The Student News Site of Tarrant County College

The Collegian

The Student News Site of Tarrant County College

The Collegian

The Student News Site of Tarrant County College

The Collegian

Student shares her struggle with manic depression

By Marley Malenfant/feature editor

Every day, SE student Lindsey Stiefel wakes up with a scar on her thigh that says, “I hate me.” She carved it on herself when she was 14.

“I was really good at hiding it [her scar] from my parents,” she said. “They didn’t find out until Thanksgiving when they saw it underneath my dress. It sucks. But it reminds me of where I’ve been.”

Stiefel, 20, was diagnosed with manic depression at 13, also known as bipolar disorder. Stiefel doesn’t know her biological parents. She was 3 days old when her parents adopted her.

Stiefel calls her illness an everyday struggle. Once a day, she must take 1,500 milligrams of lithium, five milligrams of Abilify and 70 milligrams of Vyvanse.

Stiefel’s first sign of depression was during high school when her grades dropped. She said her passion for academics became a chore. After high school, Stiefel felt she had her depression under control.

She attended Baylor University for six weeks during a summer session to get ahead, but she experienced bipolar episodes while living on campus. 

“I’d have days where I’d be partying every night and getting really drunk, doing things I probably shouldn’t have,” she said. “And I’d have days where I’d literally not go to class, sit in my room watching sad Lifetime movies and crying all day.”

Stiefel also attended the University of Texas at Arlington for a semester and had manic episodes there too. She said the medication she used at the time didn’t help.

“I was planning on changing medications because the one I was on made me really sleepy and made me gain a ton of weight,” she said. “Nothing felt right. I wasn’t sleeping, and I had panic attacks all the time. When you’re on a manic episode, normally people can’t keep up with what you’re doing. But I couldn’t keep up with what I was doing.”

After spending a semester at UTA, Stiefel’s parents advised her to consider TCC. Stiefel said her parents worry about strangers accepting her illness.

“My parents have done the best that they can,” she said. “I’m their first and only daughter. They never had to deal with someone who’s bipolar. They worry about the rest of the world. They worry about people who aren’t as smart and are ignorant and will judge me.”

Stiefel said people often mistake bipolar disorder with schizophrenia. SE counselor Carisa Bustillos said bipolar and schizophrenia are physiological impairments in the brain.

Symptoms of schizophrenia must be present for six months for someone to be diagnosed with the illness. With bipolar, symptoms can be day to day and hour to hour. A schizophrenic has psychotic episodes where a person hears voices and reality is skewed.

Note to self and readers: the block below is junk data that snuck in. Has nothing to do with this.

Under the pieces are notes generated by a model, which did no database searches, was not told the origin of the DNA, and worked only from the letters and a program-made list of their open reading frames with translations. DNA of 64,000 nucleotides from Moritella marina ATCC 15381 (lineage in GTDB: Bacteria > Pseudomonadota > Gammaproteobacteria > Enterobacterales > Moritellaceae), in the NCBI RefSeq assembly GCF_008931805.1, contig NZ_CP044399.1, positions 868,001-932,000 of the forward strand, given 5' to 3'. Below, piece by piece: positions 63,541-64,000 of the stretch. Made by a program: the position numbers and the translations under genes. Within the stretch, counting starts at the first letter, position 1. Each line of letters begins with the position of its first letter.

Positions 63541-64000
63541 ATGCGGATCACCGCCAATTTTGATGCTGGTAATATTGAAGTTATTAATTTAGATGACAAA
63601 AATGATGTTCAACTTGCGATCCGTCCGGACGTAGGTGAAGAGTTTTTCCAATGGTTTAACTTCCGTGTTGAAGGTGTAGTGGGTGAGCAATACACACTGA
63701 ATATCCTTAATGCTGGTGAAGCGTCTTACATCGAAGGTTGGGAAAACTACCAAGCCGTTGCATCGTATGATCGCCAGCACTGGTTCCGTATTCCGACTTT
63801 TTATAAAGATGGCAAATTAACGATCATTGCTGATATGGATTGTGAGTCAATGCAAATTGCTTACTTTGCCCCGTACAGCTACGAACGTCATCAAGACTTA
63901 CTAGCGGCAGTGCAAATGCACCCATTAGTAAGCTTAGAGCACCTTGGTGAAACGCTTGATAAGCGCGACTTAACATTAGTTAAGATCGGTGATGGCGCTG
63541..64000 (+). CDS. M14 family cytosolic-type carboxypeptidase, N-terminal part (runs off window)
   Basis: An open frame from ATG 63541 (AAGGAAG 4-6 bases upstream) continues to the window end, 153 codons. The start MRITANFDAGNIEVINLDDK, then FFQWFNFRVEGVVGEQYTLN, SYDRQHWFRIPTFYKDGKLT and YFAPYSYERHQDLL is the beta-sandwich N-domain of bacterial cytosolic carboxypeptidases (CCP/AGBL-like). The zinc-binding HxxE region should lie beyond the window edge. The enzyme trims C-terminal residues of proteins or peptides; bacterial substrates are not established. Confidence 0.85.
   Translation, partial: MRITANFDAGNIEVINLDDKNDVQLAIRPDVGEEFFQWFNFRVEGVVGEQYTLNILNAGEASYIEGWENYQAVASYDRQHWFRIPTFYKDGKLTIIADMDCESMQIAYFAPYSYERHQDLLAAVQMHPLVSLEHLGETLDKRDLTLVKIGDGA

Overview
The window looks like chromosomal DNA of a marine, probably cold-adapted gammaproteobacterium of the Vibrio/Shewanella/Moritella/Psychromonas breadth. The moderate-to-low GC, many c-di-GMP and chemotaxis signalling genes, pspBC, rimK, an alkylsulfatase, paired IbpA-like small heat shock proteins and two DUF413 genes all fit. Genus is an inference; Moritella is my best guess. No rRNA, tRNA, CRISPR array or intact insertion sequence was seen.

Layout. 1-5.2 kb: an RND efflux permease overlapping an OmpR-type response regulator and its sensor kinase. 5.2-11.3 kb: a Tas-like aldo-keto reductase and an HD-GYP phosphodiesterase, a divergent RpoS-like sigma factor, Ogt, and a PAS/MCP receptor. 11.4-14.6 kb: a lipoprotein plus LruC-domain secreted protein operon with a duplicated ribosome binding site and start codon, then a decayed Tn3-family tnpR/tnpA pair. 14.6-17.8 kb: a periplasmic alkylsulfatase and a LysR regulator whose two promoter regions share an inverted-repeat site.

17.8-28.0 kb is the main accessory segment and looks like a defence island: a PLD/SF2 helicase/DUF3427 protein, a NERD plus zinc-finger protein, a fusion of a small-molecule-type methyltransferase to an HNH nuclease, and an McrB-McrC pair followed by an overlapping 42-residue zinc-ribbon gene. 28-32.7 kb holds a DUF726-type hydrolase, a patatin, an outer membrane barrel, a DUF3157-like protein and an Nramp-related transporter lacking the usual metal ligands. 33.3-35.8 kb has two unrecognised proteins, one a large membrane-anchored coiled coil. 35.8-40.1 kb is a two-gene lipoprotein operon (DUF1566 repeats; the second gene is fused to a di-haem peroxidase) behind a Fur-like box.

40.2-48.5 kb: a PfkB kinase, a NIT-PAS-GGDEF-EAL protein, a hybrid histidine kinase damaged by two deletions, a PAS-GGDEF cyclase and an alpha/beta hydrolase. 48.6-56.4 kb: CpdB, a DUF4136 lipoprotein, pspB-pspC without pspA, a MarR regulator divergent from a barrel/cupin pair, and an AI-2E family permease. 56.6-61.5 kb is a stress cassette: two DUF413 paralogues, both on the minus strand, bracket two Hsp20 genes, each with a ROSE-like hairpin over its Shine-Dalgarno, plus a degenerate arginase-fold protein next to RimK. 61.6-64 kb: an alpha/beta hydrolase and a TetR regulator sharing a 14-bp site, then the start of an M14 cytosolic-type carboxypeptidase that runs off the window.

Bustillos said while medication is important, there are non-medicated techniques for treating bipolar. One technique is thought substitution, such as when a patients write their feelings down to keep track of mood swings, Bustillos said.

It’s a practice method to help patients have fewer negative thoughts, Bustillos said.

According to a survey from the National Alliance on Mental Illness, one in three students report having experienced prolonged periods of depression. One in seven students report difficulty functioning at school because of mental illness.

According to the survey, 62 percent of students reported they would turn to a friend instead of a counselor should they experience a serious emotional problem while at school.

Stiefel said depression often harmed her past relationships. During high school, Stiefel remembers being rebellious to her parents, boyfriends and close friends.

“You’re not reasonable at all,” she said. “You do crazy stuff, and nobody understands why. You avoid any structure that you desperately need. I lost my boyfriend at the time, my family didn’t know what to do with me and my friends thought I was crazy. I would randomly recommend breaking up after every argument we had. A couple times we did, and then I’d call back like two minutes later and be like ‘I’m sorry!’”

Stiefel said those who feel they’re depressed should seek help. She recommends those who’ve been diagnosed to take medication that can help treat it. She points out that depression can’t be treated as something minor as a cold.

For those who are bipolar, she said awareness is key. There are times when Stiefel still feels an urge to cut herself during an episode. She points out that bipolar people develop characteristics and traits and must catch it to control an episode.

“If you don’t keep it under control, you will lose everything,” she said. “You need to take the pills. You’re not going to survive if you don’t.”

Stiefel attends art classes on SE Campus twice a week. She said art is therapeutic and something she’s enjoyed since she was a child. She wants to transfer to New York University after she’s finished her associate degree.

“Paint brushes don’t judge,” she said. “I was always kind of a doodler when I was little. I went to New York when I was 6 and went to the MOMA [Museum of Modern Art]. I was in love after that trip.”

Stiefel’s goal is to work as an art therapist. Stiefel was pleased to know that celebrities like Catherine Zeta-Jones and Demi Lovato are open about their depression. She hopes to be a voice for those who are dealing with depression.

“I want to help kids with depression, bipolar, also Down syndrome and autism,” she said. “I want them to express their feelings through art.”

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